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The Devil's LaneSex and Race in the Early South$
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Catherine Clinton and Michele Gillespie

Print publication date: 1997

Print ISBN-13: 9780195112436

Published to Oxford Scholarship Online: October 2011

DOI: 10.1093/acprof:oso/9780195112436.001.0001

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“False, Feigned, and Scandalous Words” Sexual Slander and Racial Ideology Among Whites in Colonial North Carolina

“False, Feigned, and Scandalous Words” Sexual Slander and Racial Ideology Among Whites in Colonial North Carolina

Chapter:
(p.139) 10 “False, Feigned, and Scandalous Words” Sexual Slander and Racial Ideology Among Whites in Colonial North Carolina
Source:
The Devil's Lane
Author(s):

Kirsten Fischer

Publisher:
Oxford University Press
DOI:10.1093/acprof:oso/9780195112436.003.0010

This chapter examines European American's ideas about race in North Carolina's expanding of the slave society. The damaging rumors of illicit sex that European settlers circulated about each other reflected and reinforced the racial ideology by which they identified themselves as “white” and as distinct from African Americans. Slanderers who used allegations of interracial sex to malign their wealthier neighbors or to denigrate white women as “whores,” melded together notions of race, class, and gender, implicating each concept in the construction of the others. This chapter discusses in particular how demonstrations of insulting allegations of illicit sex through slander suits aided the construction of racialist thought among European Americans. In the context of North Carolina's growing slave economy, sexual slurs bolstered the racism that accompanied the entrenchment of slavery and this provides a window into the intertwined workings of racial, class, and gender hierarchies.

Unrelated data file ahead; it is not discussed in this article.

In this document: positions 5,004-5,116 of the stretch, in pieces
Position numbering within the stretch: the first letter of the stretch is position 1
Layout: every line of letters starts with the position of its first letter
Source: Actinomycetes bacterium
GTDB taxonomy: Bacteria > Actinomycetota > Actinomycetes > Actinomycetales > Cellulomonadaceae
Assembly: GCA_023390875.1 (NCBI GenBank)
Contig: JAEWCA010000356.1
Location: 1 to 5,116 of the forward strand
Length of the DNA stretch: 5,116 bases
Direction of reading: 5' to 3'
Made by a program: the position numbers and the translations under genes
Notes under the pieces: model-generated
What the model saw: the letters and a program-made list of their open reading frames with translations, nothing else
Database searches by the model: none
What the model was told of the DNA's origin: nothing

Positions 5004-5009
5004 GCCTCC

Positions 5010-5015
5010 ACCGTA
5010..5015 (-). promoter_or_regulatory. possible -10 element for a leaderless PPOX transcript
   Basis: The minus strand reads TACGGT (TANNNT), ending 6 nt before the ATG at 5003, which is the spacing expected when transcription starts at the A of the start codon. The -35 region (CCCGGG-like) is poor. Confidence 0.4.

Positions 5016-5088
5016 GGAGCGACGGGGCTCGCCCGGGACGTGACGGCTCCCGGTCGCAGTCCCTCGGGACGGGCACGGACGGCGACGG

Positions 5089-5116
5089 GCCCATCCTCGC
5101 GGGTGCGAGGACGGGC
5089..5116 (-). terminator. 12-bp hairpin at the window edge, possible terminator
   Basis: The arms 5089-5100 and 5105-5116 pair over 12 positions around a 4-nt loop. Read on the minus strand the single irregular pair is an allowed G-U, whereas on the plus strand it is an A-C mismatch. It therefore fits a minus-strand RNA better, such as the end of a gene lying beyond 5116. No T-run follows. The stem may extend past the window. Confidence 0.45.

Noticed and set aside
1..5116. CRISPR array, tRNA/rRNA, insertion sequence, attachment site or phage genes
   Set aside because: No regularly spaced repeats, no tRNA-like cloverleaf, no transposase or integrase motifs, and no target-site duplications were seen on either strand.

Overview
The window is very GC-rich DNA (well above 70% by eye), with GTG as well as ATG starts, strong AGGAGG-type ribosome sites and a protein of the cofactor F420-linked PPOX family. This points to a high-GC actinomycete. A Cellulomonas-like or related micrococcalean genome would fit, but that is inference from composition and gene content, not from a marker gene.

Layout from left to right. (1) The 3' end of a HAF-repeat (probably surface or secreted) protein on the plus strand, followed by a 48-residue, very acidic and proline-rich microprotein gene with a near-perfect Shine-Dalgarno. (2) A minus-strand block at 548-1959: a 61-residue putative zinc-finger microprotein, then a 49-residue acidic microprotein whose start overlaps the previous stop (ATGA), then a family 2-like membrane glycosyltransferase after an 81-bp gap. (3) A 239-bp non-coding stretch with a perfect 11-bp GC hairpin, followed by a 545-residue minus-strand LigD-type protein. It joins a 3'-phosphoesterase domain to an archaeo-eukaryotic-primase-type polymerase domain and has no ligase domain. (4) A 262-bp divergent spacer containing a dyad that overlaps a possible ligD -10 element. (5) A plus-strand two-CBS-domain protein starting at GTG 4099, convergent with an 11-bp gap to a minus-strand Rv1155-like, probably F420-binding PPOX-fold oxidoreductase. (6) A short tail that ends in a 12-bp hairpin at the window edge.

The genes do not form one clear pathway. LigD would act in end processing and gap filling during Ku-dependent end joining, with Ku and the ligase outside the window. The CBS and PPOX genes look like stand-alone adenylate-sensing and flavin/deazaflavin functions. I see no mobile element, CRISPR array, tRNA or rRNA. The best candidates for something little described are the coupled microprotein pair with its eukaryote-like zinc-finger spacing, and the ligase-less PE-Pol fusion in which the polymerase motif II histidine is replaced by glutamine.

Keywords:   sexual slander, racial ideology, whites, colonial North Carolina, European Americans, slave economy

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